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In the living mosaic of the Atherton Tablelands, mabi forest is being restored
It will take ‘hard yakka’ and a couple of hundred years to rebuild north Queensland’s critically endangered mabi rainforest
The centrepiece is a giant red cedar, a tree with timber once considered so valuable it was called ‘red gold’. Two men swing axes into the trunk, exposing pale wood. Nearby, a tree kangaroo watches a felled cedar being dragged away by a bullock team.
From the air, the Atherton Tablelands is a living mosaic. Visitors flying into Cairns from the south soar over tiles of dark green rainforest, light green maize and sugar cane, white iron roofs and rust red earth of harvested paddocks. The scene is framed by forested mountains.
But 150 years ago, the Atherton Tablelands was covered in a type of dense rainforest called mabi forest, named after the Ngadjon word for the Lumholtz’s tree kangaroo, which lives there. Many mabi species lose their leaves in the dry season, unlike the trees in wetter rainforests, allowing a dense shrub layer to fill the space between the trunks.
In the late 1800s, timber cutters came for the red cedar. When that dwindled, they turned to kauri pine, black bean and Queensland maple. In 1903, an experimental plantation was established in mabi forest at Wongabel near Atherton, and the nascent timber industry lobbied the government to establish reserves to ensure a steady supply. But the government had other plans for the area – the fertile basalt soil of the mabi forest was perfect for crops.
Clearing proceeded, sped up by the first world war soldier settlement scheme where removal of the “scrub” was a condition of occupancy.
Now mabi forest covers only about 860 hectares, less than 4.5% of its former range. Apart from two larger blocks – at Curtain Fig national park and Wongabel state forest – it is confined to tiny patches on private land. Mabi forest is critically endangered but committed locals are doing their best to restore it.
Every Friday at the Queensland National Parks and Wildlife Service nursery at Lake Eacham, near Yungaburra, about 50 volunteers gather to prepare and plant seeds from rainforest trees. The volunteers are members of Trees for the Evelyn and Atherton Tablelands (TREAT), a community group formed in 1982 by botanists Joan Wright and Geoff Tracey with the aim of restoring fragmented rainforest. The organisation is still going strong 40 years later. It is the largest and longest running community conservation group in the wet tropics.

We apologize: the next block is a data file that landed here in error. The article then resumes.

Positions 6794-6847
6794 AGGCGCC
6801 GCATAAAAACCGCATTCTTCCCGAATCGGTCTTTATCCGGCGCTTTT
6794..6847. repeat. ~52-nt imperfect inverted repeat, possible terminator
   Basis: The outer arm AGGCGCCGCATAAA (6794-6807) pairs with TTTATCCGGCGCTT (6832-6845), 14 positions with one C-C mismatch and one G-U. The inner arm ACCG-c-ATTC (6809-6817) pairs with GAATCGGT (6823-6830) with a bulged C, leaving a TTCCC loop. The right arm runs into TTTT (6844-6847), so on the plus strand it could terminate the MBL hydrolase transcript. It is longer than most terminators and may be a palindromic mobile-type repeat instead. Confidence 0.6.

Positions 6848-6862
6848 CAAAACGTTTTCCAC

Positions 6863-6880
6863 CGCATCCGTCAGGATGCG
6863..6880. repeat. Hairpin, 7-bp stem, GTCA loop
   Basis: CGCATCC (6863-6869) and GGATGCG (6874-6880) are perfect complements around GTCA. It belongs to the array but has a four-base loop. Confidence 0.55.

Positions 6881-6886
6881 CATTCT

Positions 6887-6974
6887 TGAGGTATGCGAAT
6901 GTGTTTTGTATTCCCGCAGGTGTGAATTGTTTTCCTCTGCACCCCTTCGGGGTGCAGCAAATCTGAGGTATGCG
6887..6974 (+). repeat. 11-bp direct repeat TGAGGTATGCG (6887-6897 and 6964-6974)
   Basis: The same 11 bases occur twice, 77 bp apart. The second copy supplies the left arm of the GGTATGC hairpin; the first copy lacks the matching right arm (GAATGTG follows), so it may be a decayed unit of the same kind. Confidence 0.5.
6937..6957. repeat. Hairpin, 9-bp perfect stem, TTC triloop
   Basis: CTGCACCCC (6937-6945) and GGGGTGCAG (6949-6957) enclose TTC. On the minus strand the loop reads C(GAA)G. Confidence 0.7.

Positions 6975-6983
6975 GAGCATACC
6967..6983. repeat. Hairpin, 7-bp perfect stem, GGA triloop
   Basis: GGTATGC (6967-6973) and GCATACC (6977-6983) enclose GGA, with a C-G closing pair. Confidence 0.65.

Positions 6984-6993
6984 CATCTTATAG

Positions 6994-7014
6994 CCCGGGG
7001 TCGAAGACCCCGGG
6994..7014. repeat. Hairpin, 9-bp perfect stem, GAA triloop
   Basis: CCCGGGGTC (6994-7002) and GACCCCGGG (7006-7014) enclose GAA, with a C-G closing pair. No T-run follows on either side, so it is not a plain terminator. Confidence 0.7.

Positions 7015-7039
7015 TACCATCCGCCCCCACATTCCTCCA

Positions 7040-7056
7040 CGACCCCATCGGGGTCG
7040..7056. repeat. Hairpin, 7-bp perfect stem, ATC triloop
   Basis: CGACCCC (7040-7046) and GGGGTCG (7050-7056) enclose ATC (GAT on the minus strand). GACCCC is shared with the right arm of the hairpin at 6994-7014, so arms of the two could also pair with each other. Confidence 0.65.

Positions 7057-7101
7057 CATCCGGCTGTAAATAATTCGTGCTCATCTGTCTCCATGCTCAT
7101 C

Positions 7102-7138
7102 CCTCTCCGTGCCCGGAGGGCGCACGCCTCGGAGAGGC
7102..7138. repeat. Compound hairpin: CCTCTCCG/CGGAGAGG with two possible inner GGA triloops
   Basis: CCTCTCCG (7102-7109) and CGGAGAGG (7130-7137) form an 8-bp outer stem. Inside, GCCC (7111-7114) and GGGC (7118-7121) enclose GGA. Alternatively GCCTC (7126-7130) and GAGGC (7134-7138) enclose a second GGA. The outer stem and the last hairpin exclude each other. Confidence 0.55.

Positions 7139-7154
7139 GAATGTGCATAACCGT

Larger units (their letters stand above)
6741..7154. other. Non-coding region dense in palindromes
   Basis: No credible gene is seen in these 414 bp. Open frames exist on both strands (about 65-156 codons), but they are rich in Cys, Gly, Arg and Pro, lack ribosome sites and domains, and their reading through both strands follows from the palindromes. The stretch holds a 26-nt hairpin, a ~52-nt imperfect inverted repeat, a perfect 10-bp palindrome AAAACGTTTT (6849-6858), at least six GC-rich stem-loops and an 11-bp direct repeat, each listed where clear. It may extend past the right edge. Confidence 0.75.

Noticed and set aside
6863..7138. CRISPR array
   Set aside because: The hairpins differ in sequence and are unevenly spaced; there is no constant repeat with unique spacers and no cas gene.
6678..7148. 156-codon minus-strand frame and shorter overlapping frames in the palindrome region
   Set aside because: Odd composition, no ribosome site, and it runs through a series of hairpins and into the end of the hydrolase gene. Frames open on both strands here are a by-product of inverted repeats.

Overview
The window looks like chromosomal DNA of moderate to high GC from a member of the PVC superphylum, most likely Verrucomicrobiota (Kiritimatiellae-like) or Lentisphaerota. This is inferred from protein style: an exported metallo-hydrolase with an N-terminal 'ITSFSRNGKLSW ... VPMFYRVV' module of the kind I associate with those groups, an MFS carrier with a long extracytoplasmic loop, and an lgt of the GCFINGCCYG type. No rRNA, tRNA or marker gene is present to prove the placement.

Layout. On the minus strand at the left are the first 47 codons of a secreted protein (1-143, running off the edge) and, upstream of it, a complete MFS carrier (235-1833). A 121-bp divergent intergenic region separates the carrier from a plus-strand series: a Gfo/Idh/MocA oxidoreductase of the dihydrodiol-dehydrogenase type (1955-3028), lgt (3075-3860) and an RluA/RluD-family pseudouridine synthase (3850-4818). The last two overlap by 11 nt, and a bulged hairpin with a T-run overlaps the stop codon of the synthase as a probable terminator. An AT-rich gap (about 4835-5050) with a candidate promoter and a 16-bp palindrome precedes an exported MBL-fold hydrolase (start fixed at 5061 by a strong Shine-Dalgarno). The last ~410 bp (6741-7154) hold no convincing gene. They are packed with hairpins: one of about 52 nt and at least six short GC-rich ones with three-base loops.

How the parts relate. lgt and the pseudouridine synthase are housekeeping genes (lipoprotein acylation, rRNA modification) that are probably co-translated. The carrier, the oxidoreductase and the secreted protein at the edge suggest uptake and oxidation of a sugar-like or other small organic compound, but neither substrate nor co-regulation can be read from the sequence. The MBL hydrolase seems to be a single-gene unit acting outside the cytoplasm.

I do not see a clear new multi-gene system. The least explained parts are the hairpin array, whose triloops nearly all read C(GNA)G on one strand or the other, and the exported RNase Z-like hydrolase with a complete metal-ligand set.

The nursery produces between 30,000 and 50,000 trees a year for reforestation projects on both public and private land. Their work continued even during periods of Covid-induced isolation.
“During the first months of the pandemic, seeds and pots were dropped off at volunteers’ properties, and picked up later,” the president of TREAT, Angela McCaffrey, says. “Production actually went up. People were so determined to help.”
Over 12 Saturdays from January to April, at the height of the wet season, TREAT volunteers plant seedlings from the nursery on sites across the tablelands. In early March, they joined a collection of organisations at Wongabel to plant mabi species on land formerly used for growing timber. The collaboration had a goal of getting 3,000 trees into the ground, about two-thirds of which came from the Lake Eacham nursery.
More than 110 people turned up to the planting day, and tourists stopped to help.
“People joined TREAT on the spot,” McCaffrey says.
‘It’s hard yakka’
Restoration of mabi forest faces challenges not experienced in coastal forest projects. The isolation of fragments, comparatively low rainfall and even occasional frosts shape the process. There is no one-size-fits-all solution to rainforest recovery.
The chief executive of NQ Land Management Services, Geoff Onus, is part of a team of scientists and community members focused on restoring the forest on the tablelands and building awareness. He is a dedicated advocate for mabi forest.
“Leave a block of land dormant and the rainforest will eventually colonise and come back, but it takes a couple of hundred years for this sort of forest to gain its integrity,” Onus says. “Replanting speeds the healing. It can take 30 years off the process and give the forest a kickstart.
“It’s hard yakka. It takes money and devotion from the community.”
The director of Biotropica and a specialist in tropical ecosystem restoration, Nigel Tucker, points to the fragmentation of mabi forest as a problem that can only be overcome with community help.
“With so little forest around, there is not much of a biological reservoir,” Tucker says. “We need to rely on the land between to build back resilience.”
The land between often belongs to farms. By planting along creeks and rivers, isolated patches are linked together without impinging on high-value agricultural land. In many cases, native vegetation can improve productivity by reducing the impact of pest species on crops such as sugar cane and macadamias. The benefits are shared.
These creek-side links allow animals and plants to spread between fragments. Rainforest birds are reluctant to cross open land but will travel through treed corridors. Birds bring seeds with them, taking over the restoration process that is kickstarted by community volunteers. Green threads connect fragments.
At Malanda post office, a few minutes’ walk away from the Early Settlers mosaic, is another view of the tablelands. In this mosaic, adults and children are planting seedlings in a paddock. The sky is clear, and a river flows through a gap in the mountains. To one side is a marquee with burgers on a barbecue and a tea urn bubbling away.
“It’s not just about conservation and putting the rainforest back,” McCaffrey says. “It’s also about the community.”
“Healthy environments make healthy people,” he says.